For avoiding interference between multiple LiDARs on the same vehicle, two mainstream solutions exist:

1. Change the relative positions

Either mount the LiDARs on different levels or put partitions between them.

When LiDARs are placed on different levels, their beams, either direct or reflected, will not reach each other.

Diagram 1

Partitions also work by preventing the reception of direct and reflected laser beams.

Diagram 2

2. Phase control

Avoid the reception of direct laser beams by fixing the phase difference (i.e. the angle difference of beam directions) between two LiDARs.

Diagram 3

As shown above, when two LiDARs maintain a phase difference of 90 degrees, the probability of interference by direct beams is considerably lowered.

However, these methods do not apply to interference from LiDARs on other vehicles.

Interference happens when two vehicles are in proximity to each other, whether driving in the same or opposite directions. In the future, as self-driving cars populate the roads, interference-induced motion planning errors and brake slamming could be a frequent hazard.

Hence, we endeavored to solve the problem at its root – to build LiDARs fully immune to any interference. Easier said than done. In previous iterations that increased point cloud density and measurement range, the system design was already optimized to the fullest. In that situation, we were bold enough to take a LiDAR's signal transceiver system to the next level.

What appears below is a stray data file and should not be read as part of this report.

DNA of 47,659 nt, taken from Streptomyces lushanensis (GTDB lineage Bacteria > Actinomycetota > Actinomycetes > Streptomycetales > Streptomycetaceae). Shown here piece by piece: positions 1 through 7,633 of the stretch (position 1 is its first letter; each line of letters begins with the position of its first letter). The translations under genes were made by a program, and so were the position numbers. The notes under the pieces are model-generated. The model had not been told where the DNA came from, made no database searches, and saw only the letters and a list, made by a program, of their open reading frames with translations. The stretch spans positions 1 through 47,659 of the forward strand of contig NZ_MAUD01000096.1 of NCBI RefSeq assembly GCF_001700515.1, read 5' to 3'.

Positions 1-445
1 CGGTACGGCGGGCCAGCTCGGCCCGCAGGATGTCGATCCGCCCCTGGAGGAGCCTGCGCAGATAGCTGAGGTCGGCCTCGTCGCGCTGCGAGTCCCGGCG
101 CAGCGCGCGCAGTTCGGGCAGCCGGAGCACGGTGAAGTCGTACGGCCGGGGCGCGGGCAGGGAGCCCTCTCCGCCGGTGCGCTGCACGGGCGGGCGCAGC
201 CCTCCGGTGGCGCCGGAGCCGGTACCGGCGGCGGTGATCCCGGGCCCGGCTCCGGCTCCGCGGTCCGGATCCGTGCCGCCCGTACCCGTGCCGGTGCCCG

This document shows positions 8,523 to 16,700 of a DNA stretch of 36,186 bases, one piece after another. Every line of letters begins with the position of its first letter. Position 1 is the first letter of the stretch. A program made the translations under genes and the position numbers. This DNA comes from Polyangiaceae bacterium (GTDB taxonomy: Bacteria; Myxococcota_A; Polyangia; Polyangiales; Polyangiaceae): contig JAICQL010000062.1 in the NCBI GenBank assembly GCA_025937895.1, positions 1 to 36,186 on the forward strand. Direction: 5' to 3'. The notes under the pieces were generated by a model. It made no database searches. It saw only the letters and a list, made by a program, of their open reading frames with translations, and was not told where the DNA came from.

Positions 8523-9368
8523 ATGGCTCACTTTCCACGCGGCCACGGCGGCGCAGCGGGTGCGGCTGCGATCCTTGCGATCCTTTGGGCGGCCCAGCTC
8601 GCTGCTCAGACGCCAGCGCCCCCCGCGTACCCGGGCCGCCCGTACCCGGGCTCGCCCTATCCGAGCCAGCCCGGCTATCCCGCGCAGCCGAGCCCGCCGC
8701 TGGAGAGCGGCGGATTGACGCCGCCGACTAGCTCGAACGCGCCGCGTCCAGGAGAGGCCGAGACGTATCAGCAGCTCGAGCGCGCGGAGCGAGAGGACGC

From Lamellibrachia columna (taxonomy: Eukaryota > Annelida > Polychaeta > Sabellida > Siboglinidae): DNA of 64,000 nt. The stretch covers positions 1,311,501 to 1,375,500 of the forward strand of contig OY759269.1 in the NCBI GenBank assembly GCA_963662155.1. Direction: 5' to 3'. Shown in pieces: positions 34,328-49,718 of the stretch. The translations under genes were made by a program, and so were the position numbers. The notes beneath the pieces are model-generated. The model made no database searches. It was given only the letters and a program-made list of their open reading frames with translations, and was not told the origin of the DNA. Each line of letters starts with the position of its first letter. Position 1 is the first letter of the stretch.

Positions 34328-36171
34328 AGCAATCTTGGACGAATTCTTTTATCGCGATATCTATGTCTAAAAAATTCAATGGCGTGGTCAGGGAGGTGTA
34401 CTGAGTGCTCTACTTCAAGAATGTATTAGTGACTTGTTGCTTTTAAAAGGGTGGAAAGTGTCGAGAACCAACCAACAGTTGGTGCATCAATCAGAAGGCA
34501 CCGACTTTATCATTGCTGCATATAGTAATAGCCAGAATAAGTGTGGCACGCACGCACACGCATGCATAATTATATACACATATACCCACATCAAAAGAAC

It has been more than a year of trials and testing. Now, at last, we are proud to announce that Hesai has successfully achieved full interference rejection, and the technology has become a standard production feature since August 2018.

Working Principle of Full Interference Rejection

In short, every beam emitted from every Pandar40P unit has a code. Only beams with this specific code will be accepted and displayed in the point cloud. Unmatching beams are otherwise rejected.

Below are the point clouds produced by two adjacent LiDARs at the same moment – one Pandar40P and one LiDAR without full interference rejection. Clearly, Pandar40P is free from noise points while the other LiDAR suffers significantly.

Point Cloud: with interference rejection (compressed in scale)